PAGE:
Under the Pensions Act 2004 the Pensions Regulator (tPR) has the power to impose a financial support direction (FSD) requiring a company “connected or associated” with the sponsoring employer of a UK pension fund to provide financial support to the pension fund. To date tPR has used the power in insolvencies.

In 2010 tPR issued FSDs against several Nortel and Lehman Brothers companies (the Targets) requiring them to provide financial support for the underfunded pension schemes in their group. In each case the FSDs were issued against the Targets after they went into administration. The Administrators of the Targets sought directions as to where liability under a FSD ranked in the order of priority for the payment of creditors. There were three options:

  1. as an expense of the administration ranking ahead of all other creditors other than fixed charge creditors;
  2. as an unsecured provable debt ranking behind preferential creditors and floating charge creditors;
  3. as a non-provable claim payable only after all other creditor claims were paid in full.


The Supreme Court decided a FSD was a provable debt and that it could not rank as an expense of the administration. As a consequence it reversed the decision of Briggs J in the High Court which had been upheld by the Court of Appeal.

The provable debt issue

This turned on the construction of Rule 13.12(1) of the Insolvency Rules because the Pensions Act 2004 is silent on where a FSD ranks in the insolvency of a target. Rule 13.12(1) defines a debt in relation to a company in winding up as:

  1. any debt or liability to which the company is subject … at the date on which the company went into liquidation;
  2. any debt or liability to which the company may become subject after that date by reason of any obligation incurred before that date.”

A FSD liability arising after the date of the insolvency could not fall under (a) as this was concerned only with liabilities to which a company “is subject” at the date of the insolvency . The FSD liability could only fall within (b) if the Targets were under a FSD “obligation” before the date of the insolvency. The Targets were under such an obligation before the date of the insolvency for the following reasons:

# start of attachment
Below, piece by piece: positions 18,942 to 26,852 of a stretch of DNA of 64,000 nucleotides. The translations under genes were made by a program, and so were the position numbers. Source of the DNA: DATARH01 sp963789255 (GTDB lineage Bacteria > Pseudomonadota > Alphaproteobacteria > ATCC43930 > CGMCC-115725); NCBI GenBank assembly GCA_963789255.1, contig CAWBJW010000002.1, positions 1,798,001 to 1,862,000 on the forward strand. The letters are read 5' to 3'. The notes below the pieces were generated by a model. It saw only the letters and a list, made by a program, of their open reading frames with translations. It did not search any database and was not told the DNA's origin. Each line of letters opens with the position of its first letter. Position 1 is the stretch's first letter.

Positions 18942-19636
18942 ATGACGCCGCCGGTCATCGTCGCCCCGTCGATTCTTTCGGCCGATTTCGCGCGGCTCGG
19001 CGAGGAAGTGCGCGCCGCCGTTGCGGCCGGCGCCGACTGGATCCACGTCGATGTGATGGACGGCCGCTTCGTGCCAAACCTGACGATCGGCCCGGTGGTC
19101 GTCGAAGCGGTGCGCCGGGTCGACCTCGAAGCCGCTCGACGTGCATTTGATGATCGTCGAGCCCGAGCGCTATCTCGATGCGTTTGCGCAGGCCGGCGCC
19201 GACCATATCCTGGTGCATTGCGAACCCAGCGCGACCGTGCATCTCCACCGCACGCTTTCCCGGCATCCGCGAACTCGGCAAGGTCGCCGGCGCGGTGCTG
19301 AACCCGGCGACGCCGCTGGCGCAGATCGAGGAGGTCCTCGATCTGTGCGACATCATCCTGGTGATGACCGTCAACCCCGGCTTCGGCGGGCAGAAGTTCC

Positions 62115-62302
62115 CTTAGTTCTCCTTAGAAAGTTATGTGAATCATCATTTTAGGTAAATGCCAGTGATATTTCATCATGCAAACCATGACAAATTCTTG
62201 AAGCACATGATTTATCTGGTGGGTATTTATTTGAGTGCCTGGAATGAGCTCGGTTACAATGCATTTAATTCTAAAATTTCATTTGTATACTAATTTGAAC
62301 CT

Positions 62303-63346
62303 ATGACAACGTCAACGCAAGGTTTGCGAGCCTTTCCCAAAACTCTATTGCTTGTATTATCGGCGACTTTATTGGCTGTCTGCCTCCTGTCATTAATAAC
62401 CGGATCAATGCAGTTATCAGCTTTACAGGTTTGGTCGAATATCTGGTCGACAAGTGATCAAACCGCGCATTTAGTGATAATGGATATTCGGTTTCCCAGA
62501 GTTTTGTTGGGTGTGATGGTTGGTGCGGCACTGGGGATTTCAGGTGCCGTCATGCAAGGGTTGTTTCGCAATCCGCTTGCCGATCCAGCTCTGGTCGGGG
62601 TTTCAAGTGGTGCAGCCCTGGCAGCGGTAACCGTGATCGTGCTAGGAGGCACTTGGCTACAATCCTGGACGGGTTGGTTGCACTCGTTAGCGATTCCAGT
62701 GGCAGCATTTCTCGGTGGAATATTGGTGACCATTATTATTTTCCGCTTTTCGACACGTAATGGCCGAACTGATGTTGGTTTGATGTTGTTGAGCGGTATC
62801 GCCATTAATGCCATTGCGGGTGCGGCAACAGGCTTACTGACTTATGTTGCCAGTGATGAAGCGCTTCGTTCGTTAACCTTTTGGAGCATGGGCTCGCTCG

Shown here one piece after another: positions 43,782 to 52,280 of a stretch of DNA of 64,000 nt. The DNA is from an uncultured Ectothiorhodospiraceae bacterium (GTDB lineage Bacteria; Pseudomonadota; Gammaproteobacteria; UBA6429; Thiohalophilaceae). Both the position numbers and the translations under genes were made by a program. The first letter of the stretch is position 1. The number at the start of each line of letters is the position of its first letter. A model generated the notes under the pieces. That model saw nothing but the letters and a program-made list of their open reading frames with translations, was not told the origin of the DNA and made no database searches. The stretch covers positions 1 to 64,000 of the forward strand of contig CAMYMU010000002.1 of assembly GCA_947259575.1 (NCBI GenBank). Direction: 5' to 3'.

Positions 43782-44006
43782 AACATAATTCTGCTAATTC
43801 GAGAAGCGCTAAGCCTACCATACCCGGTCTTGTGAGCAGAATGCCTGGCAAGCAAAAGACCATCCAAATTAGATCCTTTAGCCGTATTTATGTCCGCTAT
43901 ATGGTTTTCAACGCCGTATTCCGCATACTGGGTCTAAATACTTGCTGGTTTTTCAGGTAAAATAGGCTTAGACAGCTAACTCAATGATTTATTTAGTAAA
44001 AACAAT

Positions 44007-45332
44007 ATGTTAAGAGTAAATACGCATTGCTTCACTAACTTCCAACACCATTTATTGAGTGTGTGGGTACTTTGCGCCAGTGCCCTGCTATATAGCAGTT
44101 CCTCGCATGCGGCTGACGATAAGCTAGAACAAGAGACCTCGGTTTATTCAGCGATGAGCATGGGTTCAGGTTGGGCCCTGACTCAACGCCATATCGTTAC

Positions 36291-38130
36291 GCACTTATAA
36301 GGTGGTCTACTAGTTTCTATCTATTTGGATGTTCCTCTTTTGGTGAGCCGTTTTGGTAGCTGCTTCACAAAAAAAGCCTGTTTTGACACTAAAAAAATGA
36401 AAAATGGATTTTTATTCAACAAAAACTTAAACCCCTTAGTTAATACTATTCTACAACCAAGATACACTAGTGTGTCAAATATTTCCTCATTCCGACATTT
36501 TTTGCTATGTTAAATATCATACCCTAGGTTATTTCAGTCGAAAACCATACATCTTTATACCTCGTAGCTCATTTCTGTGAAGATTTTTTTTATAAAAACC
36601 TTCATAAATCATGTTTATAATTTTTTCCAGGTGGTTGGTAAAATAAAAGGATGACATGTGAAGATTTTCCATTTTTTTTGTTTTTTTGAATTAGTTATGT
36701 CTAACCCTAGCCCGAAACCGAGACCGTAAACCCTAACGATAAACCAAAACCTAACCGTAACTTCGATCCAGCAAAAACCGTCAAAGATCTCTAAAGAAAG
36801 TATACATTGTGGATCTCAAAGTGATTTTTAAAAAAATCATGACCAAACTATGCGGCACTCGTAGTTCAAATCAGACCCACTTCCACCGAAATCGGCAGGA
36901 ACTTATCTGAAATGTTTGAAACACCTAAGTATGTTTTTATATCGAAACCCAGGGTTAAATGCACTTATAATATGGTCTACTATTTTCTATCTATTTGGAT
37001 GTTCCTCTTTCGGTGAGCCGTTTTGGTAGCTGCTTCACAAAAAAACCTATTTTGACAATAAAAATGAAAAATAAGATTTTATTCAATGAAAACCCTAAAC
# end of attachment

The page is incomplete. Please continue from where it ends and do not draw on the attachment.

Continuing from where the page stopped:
• For a company to be under an “obligation” it must have taken, or been subjected to, some step or combination of steps which (a) had some legal effect and (b) resulted in it being vulnerable to the liability. If (a) and (b) are satisfied the imposition of the liability must be consistent with the regime in question.
  • The requirements in (a) and (b) were met as the Targets were members of the group of companies during a two-year look-back period as required under the Pensions Act 2004. They were also the type of entities who were intended to be rendered liable under the FSD regime. The group in each case was in very serious financial difficulties at the date of the administrations so the Targets were not free of the FSD regime but well within its shadow.

The administration expense issue

This turned on the construction of Rule 12(2) and Rule 2.67(1)(f) of the Insolvency Rules. To be an administration expense the FSD must be within the term “charges and other expenses incurred in the course of the … administration” or “necessary disbursements by the administrators in the course of the administration”.